May 6, 2020 by Tim O’Connor
“Into your hand I commit my spirit…” (Psalm 31:5)
The Psalms are the prayer book for the people of God. Being so familiar to ancient Israelites, the language of the Psalms frequently gets quoted by other biblical writers. David’s Psalm 31 is a favorite. Phrases from this psalm appear in Jonah and Jeremiah, and the opening three verses of Psalm 71 (possibly written by David himself, as an old man) closely follow David’s opening prayer here. The Church takes this process of re-embedding Scripture to a new level, as we see the deepest meaning of the entire Old Testament, the fulfillment of what it (sometimes dimly) points to, in the incarnation and life-giving ministry of Jesus Christ. The Church has especially taught Christians to see Christ throughout the Psalms, and to pray its prayers with an understanding that he inhabits them. That is easy to do in this case, as we read in it Christ’s final words on the cross, “into your hand I commit my spirit.”
If you are going to face a threatening and difficult challenge, you want to be prepared. Psalm 31 can be a way to prepare for serious trials of the spirit, whether or not they are compounded by distresses involving money, health, or physical safety. David cries to God for rescue from a place of distress, but for the sake of God’s own righteousness, repudiates the idolatrous ways of those who oppose him, commits himself to the providential hand of God, and gratefully declares from a later vantage point that God was indeed faithful. Are your life and mine reasonably steady right now? If so, now is the time to prepare for trials to come. We should start by reflecting on our own deliverances from past troubles, large or small. Beyond those, we should look repeatedly to the extreme duress that Christ faced, see the perspective he came to have on it (after some struggle), and pray that God steadily build in us that perspective and Spirit-bestowed strength.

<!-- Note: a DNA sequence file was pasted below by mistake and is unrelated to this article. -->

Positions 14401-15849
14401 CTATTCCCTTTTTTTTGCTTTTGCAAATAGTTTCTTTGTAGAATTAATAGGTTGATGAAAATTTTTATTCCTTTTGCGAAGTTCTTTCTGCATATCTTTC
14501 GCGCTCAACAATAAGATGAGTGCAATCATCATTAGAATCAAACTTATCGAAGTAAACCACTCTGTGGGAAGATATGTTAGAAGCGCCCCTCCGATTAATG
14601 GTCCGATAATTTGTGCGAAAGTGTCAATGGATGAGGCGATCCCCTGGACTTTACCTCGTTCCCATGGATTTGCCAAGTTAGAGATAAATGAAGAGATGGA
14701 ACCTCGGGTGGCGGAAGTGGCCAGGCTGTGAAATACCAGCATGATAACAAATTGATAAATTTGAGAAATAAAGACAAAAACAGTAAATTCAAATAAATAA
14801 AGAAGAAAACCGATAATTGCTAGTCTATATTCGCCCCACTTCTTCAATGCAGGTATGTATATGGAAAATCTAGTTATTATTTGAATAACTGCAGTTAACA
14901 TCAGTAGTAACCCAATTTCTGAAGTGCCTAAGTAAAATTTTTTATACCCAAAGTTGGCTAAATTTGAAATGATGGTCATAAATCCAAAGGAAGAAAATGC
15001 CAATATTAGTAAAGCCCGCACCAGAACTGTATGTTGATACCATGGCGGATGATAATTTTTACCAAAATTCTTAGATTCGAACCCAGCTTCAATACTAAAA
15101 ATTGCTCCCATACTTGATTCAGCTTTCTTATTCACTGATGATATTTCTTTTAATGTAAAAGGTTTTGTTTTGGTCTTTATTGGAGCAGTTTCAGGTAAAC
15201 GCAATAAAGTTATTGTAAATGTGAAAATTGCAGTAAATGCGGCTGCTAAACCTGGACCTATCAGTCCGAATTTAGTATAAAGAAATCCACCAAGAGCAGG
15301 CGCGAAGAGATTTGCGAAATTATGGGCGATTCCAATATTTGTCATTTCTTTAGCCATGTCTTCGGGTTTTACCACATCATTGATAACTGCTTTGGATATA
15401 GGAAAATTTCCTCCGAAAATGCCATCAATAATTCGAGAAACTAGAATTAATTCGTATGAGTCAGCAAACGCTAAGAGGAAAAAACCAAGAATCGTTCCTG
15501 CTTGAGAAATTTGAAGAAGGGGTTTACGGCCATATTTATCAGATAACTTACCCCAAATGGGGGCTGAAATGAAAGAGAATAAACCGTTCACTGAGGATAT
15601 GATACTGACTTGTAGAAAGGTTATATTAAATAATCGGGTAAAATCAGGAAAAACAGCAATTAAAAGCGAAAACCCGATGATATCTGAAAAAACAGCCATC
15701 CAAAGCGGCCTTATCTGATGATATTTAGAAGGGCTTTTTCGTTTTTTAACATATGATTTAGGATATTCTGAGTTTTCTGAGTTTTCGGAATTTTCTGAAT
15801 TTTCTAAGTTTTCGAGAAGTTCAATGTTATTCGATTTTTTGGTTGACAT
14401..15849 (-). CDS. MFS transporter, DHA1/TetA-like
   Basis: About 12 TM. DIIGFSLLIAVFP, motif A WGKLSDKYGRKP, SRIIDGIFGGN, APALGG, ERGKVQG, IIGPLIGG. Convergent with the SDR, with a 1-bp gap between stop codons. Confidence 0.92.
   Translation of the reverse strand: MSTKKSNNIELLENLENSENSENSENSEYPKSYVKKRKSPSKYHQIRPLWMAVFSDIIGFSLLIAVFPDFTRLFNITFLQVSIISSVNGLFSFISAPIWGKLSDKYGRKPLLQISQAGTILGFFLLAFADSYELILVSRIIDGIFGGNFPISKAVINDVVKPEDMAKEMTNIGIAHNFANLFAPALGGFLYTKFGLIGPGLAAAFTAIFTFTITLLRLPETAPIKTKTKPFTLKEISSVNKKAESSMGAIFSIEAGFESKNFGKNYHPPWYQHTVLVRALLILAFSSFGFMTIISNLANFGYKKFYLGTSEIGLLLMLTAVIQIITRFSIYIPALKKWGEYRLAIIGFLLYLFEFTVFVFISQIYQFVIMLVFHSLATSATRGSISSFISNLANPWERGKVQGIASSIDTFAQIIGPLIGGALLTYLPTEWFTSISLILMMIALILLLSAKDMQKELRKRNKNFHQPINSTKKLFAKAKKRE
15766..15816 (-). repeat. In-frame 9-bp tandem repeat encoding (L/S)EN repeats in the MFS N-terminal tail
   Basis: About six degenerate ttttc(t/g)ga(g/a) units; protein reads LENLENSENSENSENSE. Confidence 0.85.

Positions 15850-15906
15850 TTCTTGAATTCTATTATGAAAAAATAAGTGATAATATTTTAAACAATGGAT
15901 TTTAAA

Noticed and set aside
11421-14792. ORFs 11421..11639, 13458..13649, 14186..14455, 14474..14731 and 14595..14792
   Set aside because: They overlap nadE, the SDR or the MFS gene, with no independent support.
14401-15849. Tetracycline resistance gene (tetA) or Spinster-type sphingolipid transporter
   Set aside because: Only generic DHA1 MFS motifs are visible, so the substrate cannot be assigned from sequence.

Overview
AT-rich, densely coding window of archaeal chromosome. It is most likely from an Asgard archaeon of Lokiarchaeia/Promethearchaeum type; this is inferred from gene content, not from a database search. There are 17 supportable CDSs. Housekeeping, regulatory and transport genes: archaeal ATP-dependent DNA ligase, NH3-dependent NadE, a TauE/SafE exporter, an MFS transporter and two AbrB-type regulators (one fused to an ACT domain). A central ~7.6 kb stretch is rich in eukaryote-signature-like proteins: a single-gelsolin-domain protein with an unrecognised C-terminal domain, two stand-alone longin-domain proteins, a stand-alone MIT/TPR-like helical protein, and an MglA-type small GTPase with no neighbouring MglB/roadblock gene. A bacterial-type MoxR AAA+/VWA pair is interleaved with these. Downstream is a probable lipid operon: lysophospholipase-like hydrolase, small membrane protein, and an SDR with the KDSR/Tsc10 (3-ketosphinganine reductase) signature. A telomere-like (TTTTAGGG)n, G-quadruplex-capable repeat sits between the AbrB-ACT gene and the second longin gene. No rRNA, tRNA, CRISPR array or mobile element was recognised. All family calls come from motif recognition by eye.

David describes himself as physically and spiritually spent. Not only do his avowed enemies oppose him, his neighbors and acquaintances look on him with dread, flee from him, forget him. He forthrightly acknowledges that his own sin lies at the root of the trouble he finds himself in, but it is compounded by the sin of his accusers, who, with ‘lying lips’, ‘speak insolently against the righteous in pride and contempt.’ Jesus knew no sin, but he was made sin for us – in some mysterious way he psychologically bore its weight, becoming a man of sorrows – and of course he was subject to abuse by sinful people he came to save and abandoned by many of his friends.
Being treated contemptuously and being abandoned are among the most difficult experiences any of us can bear. We need the companionship and esteem of others to thrive. David knew the sorrow and ‘wasting’ that results when these are taken away. Christ, whom David prefigures, knew them more profoundly. David and his Lord together direct us to understand that all of our ‘times’, even such as these, are in God’s hand. As profound as that pain is, it will pass, and God will deliver us into a deeper joy. He knows our sin and opposes it far more thoroughly than our critics do, but his response, unlike theirs, is only to show us his steadfast love.
Strengthen me, O Lord, in your strength, that my heart might take courage in times of trial. (v.24)